At Home with the Florentine Romantics

By the second half of the 19th century the city of Florence – once home to Raphael and birthplace of the High Renaissance – had become the centre of Italy’s first modernist art movement. The Macchiaioli were a group of socially conscious artists whose paintings of contemporary working people were inspired by Courbet, Corot, and Millet. Although today the Macchiaioli are thought of as second-class Impressionists their work actually prefigured that of their more famous Parisian antecedents and in truth probably shared as much in common with the social realist painters of Victorian Britain such as Luke Fildes and Frank Holl. With this is mind it’s fascinating to think that at the height of this rugged Tuscan proto-Impressionism, across town a new intake of students at the Florence Academy of Art were painting pictures so flamboyantly ‘Fête Galante’ they would have turned the head of Marie Antoinette had she not already lost it.

In the 1870s, the Accademia di Belle Arti in Florence – founded in 1563 by Michelangelo and Giorgio Vasari – would have been well populated with pupils enthusiastically following in the footsteps (and deliberately visible brushstrokes) of the Macchiaioli, but not so the young Florentine Romantics* who chose to fly in the face of modernism with their highly finished bourgeoise interiors of aristocratic ladies of the Ancien Régime.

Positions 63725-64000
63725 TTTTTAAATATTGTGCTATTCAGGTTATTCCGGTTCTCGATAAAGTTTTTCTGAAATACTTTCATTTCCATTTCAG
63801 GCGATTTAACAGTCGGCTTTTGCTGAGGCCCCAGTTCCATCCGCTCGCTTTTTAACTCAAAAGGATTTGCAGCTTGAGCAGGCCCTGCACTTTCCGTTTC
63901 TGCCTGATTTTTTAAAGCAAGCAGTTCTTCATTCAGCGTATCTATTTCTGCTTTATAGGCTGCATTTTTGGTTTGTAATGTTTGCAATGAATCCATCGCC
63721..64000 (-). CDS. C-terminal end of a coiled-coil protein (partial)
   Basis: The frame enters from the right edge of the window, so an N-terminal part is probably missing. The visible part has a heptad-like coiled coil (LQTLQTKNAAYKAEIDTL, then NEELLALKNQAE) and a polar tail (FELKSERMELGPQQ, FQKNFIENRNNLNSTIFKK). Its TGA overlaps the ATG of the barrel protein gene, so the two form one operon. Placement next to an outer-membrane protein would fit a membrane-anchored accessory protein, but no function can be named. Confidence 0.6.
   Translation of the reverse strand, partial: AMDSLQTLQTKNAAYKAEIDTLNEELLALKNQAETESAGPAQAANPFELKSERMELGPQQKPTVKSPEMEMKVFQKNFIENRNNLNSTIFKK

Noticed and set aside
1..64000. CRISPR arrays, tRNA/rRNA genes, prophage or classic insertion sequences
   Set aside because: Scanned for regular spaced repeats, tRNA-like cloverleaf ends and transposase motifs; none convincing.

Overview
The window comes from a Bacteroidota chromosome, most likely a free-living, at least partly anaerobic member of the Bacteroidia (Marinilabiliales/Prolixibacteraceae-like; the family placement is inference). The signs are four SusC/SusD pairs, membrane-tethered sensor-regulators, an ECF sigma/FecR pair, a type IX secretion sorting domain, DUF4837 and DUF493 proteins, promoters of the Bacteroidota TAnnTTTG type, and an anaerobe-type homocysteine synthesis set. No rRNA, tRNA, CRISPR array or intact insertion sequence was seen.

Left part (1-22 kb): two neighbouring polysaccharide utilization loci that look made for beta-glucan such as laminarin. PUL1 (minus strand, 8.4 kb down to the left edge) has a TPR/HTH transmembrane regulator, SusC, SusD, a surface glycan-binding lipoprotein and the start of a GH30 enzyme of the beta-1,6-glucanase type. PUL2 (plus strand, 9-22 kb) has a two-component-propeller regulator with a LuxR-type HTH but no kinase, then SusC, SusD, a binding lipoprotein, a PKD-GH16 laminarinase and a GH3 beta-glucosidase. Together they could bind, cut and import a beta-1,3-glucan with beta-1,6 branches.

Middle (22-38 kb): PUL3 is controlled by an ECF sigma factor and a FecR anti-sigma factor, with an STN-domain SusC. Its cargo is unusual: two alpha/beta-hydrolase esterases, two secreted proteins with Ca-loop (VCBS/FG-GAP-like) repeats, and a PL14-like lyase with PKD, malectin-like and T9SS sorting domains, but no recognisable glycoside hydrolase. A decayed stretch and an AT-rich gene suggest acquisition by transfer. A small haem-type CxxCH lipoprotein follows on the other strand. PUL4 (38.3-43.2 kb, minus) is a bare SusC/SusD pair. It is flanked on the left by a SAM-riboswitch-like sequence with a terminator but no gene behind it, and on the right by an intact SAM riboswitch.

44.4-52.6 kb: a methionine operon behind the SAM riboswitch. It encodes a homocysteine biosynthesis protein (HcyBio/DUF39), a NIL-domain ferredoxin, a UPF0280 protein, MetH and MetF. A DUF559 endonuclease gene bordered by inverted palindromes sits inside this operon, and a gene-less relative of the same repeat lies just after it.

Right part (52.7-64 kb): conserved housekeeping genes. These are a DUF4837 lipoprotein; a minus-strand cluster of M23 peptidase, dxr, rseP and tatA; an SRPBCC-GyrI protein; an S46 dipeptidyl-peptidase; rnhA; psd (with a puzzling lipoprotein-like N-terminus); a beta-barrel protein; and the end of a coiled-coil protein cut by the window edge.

‘Regina dei Fiori’ by Frédéric Soulacroix

The artistic inclinations of Frédéric Soulacroix (1858- 1933), Vittorio Reggianini (1858-1939), Pio Ricci (1850-1919) and Arturo Ricci (1854-1919) were no doubt inspired by the Neo-Rococo paintings of Francesco Beda (1840-1900) and nurtured by their teachers at the Academy, Giovanni Costa (1833–1893) and Tito Conti (1842-1924), two greatly underrated artists in their own right whose work has never been given the credit it deserves. Costa and Conti’s chosen subject matter – well-dressed pretty girls – did not and never would lend itself to deep scholarly criticism and consequently has always been too easily dismissed as frivolous. Their subjects may very well be so, but the great skill demonstrated in their depiction should not be so similarly defined.

Like the young Florentine Romantics they taught, Costa and Conti’s paintings have always caused confusion and theoretical consternation in the mind of art world panjandrums. Just as the 19th century American art critic James Jackson Jarves couldn’t help but praise Conti’s “painting of tapestried backgrounds, ornate furniture, and elaborate details” he found it impossible to separate the ‘how’ from the ‘what’, adding “He paints too well for his subject. If his creative faculty were equal to his execution, he would be the first painter of his day.” Typical art world snobbery and befuddlement.

Tito Conti and his studio in Florence